But the problem with this book is that it focuses on the Times as if it somehow committed this sin for the first time in misleading the American public. I agree with her thesis that the Times has been hoisted as the most influential paper in the world among lazy elites, including those who have reviewed her book, but that is rapidly changing now, primarily due to the fact that the paper has failed so miserably in many areas, including the latest diversions of small change like Jason Blair. But the biggest holocaust of the last century did not occur in the ovens built by the Nazis, it was committed in the Ukraine when Stalin's forced collectivization starved far more Ukrainians to death than Hitler killed with his Zyklon-B. And the Times had a reporter, Walter Duranty, in Moscow at the time who won a Pulitzer Prize for mis-reporting this horror. Duranty was "Stalin's apologist" in many ways, dismissing honest reporters who covered the biggest holocaust as "overwrought"when they filed stories about the millions murdered by Stalin, filing stories about the "show trials" of Stalin as if they were legitimate trials that led to the deaths of millions more, and many other atrocities. Most serious scholars now have to acknowledge that the starvation of 8 million Ukrainians was not just an "unintentional consequence" of collectivization, and it really remains the NY Times most outrageous attack on the truth, the Nazi death camps notwithstanding. There are many stories in the NY Times thatreveal the lie that is it's masthead of "All the news that's fit to print." The Times fought mightily to keep Duranty'sprize last year when serious reporters wanted to take it away because it was gained by fraudulent means. Of course the paper has done a great job of condemning the awarding of Olympic medals by drug-enhanced athletes, but can't see the hypocrisy of its own efforts to keep Duranty's decades of duplicity being rewarded with a Pulitzer.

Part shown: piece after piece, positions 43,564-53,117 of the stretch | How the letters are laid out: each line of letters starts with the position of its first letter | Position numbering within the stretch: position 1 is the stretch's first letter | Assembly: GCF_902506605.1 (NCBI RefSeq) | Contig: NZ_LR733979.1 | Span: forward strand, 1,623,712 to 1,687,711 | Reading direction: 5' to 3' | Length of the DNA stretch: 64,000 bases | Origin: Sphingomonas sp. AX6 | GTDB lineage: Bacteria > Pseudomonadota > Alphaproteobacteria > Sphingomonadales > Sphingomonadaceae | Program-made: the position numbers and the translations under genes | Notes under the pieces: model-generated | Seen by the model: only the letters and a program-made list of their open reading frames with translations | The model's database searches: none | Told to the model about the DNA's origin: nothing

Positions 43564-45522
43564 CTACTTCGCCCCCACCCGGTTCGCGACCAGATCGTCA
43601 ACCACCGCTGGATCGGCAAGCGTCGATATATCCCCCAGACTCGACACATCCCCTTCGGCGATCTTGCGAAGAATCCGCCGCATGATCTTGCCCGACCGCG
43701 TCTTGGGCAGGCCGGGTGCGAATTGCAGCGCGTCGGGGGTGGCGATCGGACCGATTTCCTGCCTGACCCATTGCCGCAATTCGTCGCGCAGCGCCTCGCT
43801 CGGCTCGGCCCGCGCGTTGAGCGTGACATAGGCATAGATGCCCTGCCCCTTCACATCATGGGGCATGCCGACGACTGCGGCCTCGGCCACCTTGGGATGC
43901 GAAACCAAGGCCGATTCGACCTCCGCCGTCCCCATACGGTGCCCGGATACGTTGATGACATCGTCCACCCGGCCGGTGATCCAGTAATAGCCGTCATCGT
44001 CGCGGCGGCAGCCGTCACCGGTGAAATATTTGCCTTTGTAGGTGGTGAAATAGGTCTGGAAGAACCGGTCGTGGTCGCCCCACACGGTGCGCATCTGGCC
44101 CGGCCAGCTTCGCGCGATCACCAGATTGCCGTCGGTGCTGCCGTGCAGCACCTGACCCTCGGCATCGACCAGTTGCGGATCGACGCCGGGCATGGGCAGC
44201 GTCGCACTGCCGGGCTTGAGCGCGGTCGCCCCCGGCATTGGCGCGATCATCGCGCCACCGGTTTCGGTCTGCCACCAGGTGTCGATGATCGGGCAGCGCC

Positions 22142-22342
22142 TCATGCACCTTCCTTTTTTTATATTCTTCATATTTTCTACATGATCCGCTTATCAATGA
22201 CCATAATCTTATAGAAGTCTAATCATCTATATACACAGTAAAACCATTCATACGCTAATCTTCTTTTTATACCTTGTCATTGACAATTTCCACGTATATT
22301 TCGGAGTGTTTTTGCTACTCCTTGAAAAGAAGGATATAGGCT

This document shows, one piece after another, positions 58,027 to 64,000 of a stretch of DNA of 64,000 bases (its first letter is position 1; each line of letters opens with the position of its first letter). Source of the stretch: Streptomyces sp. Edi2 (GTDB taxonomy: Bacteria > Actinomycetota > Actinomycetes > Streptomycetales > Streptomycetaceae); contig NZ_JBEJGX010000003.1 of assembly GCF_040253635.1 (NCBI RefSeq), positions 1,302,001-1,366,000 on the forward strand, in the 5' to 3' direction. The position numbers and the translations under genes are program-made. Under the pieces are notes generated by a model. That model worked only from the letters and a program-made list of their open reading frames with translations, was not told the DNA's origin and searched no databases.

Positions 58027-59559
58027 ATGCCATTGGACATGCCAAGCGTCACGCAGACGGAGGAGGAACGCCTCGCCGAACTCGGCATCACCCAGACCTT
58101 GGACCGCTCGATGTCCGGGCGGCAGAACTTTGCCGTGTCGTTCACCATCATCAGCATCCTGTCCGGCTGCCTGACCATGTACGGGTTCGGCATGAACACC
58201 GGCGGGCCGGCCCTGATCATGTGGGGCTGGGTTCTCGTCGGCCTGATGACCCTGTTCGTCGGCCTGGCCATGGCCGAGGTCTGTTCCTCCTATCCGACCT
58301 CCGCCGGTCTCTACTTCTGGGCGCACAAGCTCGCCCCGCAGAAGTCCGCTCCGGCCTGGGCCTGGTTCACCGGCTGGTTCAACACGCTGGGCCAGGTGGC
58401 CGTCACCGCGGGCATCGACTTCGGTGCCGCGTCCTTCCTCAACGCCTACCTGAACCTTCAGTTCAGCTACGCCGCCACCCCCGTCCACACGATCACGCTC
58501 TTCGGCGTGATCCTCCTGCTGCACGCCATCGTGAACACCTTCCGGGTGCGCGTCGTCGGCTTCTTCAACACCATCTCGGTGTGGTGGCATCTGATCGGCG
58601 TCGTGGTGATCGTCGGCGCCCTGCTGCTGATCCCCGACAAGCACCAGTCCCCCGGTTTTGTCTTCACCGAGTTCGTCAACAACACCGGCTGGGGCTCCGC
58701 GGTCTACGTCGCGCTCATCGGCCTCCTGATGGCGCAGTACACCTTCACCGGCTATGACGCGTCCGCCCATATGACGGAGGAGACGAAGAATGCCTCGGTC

I recommend this book because it shows the hypocrisy of the Sulzberger clan in dealing with Hitler's "final solution" but it is not the biggest sin committed by this paper in miseducating the people it supposedly serves.
    ... Read more


    4. "A Problem from Hell" : America and the Age of Genocide
    by Samantha Power
    list price: $17.95
    our price: $12.56
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    Asin: 0060541644
    Catlog: Book (2003-05-01)
    Publisher: Perennial
    Sales Rank: 5526
    Average Customer Review: 3.92 out of 5 stars
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    Book Description

    Winner of the 2003 Pulitzer Prize For General Nonfiction National Book Critics Circle Award Winner

    In her award-winning interrogation of the last century of American history, Samantha Power -- a former Balkan war correspondent and founding executive director of Harvard's Carr Center for Human Rights Policy -- asks the haunting question: Why do American leaders who vow "never again" repeatedly fail to stop genocide? Drawing upon exclusive interviews with Washington's top policy makers, access to newly declassified documents, and her own reporting from the modern killing fields, Power provides the answer in "A Problem from Hell" -- a groundbreaking work that tells the stories of the courageous Americans who risked their careers and lives in an effort to get the United States to act.

    ... Read more

    Reviews (140)

    3-0 out of 5 stars A strong but limited argument for intervention.
    "A Problem from Hell" is a straightforward condemnation of the US government for inadequately dealing with instances of twentieth century genocide in Armenia, Nazi Germany, Cambodia, Iraq, Bosnia, Rwanda, and Kosovo. It is a passionately written and often suffers from an intemperate advocacy that doesn't seriously consider any counter-argument.

    The legal history of genocide is first reviewed, concentrating on the work of Raphael Lemkin, the lawyer who defined the word. Implicit throughout that which follows is Lemkin's principle that the United States (or any other capable nation) has not only the right but the responsibility to interfere when genocide occurs. Power argues that in every historical instance, the US government did in fact recognize genocide (even if it didn't admit as much) and refused to react adequately, if at all. However, her reliance on international treaties and easy moral outrage makes for a rather weak case, for two reasons.